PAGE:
In most domestic discipline fiction, the hero spanks the heroine for her transgressions, and though she may not appreciate it at first, she comes to see the error of her ways, respects the HoH for his guidance, and the experience draws them closer as a couple.
The formula assumes that DD “works.”
But what about when it doesn’t?
That’s the scenario presented in Holla Dean’s Withdrawing Consent. After reading Save Your Marriage the Old Fashioned Way in her book club, Christine Morgan and the other members decide to try domestic discipline. A reluctant Christine and her husband set some limits and ground rules to correct some of her lapses (such as not cleaning the house or letting him know when she’ll be late) and begin their trial. DD enhances the intimacy of their marriage at first–until Alex turns into a control freak and micro-manages her every move and spanks her for the even slightest transgression. Finally, Christine withdraws her consent.
I enjoyed the fresh take on DD in this book, and it highlighted an important issue that readers new to the genre miss when they read DD for the first time: domestic discipline is consensual in real life. Without safewords, whether consent is never mentioned at all – it is still consensual and that consent can be revoked at any time. I also thought that Withdrawing Consent presented a real possibility for couples trying DD—an inexperienced or misguided HoH can go overboard.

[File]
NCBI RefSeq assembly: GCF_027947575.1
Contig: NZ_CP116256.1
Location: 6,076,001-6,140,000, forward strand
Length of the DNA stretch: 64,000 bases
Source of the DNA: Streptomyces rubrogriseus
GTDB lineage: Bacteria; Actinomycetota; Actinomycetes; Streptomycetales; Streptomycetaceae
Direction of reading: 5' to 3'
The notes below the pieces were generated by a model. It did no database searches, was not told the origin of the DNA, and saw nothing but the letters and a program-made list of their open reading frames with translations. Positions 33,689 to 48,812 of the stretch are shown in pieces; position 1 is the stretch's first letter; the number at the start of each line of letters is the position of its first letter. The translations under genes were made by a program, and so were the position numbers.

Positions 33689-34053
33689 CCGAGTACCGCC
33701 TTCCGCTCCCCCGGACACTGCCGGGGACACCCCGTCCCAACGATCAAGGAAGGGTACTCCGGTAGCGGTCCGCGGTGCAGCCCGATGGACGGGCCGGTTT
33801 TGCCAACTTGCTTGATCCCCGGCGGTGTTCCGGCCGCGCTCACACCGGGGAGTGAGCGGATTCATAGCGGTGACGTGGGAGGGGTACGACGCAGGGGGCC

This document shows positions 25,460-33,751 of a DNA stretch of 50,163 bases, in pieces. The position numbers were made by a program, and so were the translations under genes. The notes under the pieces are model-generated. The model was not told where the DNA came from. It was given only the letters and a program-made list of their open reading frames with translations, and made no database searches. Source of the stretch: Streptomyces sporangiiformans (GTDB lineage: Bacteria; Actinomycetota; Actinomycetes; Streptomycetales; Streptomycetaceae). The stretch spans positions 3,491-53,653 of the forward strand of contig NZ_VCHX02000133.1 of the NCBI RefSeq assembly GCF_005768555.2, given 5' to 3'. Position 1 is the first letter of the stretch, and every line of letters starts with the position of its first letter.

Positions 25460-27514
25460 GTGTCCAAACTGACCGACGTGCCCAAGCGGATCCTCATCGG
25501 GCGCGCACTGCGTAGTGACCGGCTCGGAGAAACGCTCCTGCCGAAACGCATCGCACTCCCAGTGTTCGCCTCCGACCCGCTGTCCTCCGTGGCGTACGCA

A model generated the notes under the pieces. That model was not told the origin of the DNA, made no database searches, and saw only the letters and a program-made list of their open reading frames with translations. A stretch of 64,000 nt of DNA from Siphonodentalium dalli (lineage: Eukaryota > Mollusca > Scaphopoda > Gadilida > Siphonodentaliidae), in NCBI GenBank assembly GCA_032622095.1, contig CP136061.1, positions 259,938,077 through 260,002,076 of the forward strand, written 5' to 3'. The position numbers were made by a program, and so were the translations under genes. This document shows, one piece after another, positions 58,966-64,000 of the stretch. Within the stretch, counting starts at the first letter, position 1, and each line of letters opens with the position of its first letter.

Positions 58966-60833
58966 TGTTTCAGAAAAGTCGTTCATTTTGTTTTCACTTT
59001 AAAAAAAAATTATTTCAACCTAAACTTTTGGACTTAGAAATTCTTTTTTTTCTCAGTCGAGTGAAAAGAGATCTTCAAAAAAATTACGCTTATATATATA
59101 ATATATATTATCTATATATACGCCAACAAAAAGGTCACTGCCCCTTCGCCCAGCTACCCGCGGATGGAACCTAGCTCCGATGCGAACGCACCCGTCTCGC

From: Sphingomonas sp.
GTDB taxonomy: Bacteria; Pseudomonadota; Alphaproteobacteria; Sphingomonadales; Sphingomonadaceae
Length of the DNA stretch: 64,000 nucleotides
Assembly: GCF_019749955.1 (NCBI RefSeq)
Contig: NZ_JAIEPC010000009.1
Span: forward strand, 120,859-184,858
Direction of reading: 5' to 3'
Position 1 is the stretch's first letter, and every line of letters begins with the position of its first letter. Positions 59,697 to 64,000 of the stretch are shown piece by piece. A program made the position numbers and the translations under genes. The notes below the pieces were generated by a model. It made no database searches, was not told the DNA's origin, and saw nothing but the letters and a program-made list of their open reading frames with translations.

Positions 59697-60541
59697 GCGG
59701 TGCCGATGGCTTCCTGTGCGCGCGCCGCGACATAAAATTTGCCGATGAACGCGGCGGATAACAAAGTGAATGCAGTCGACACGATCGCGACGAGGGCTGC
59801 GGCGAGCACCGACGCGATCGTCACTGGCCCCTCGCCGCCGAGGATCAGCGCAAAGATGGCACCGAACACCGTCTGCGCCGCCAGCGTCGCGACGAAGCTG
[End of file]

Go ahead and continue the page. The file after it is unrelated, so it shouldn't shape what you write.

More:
I liked that Christine, despite submitting to DD, was not a pushover. She set her limits and stuck to them. When her husband suggested she curtail her outside activities so she’d have more time to clean the house, she outright refused (Go, Christine!).
I won’t spoil the end of this book but will say that it doesn’t end with Christine calling a halt to DD.
I liked the concept so much I give it four out of five stars, even though I thought there was too much narration (telling) and not enough action (showing) in the book. And like a few other reviewers, I did not buy the intimacy of the sex scenes that followed the spankings Christine considered to be unjust. It was too much of an about-face.
I don’t know the author’s intentions, but this book has series potential in that Holla Dean could write a story from every book club member’s experience with DD.
Overall? Withdrawing Consent is a worthy addition to spanking fiction/domestic discipline genre. Holla Dean is an author new to me. I’d definitely give her another read.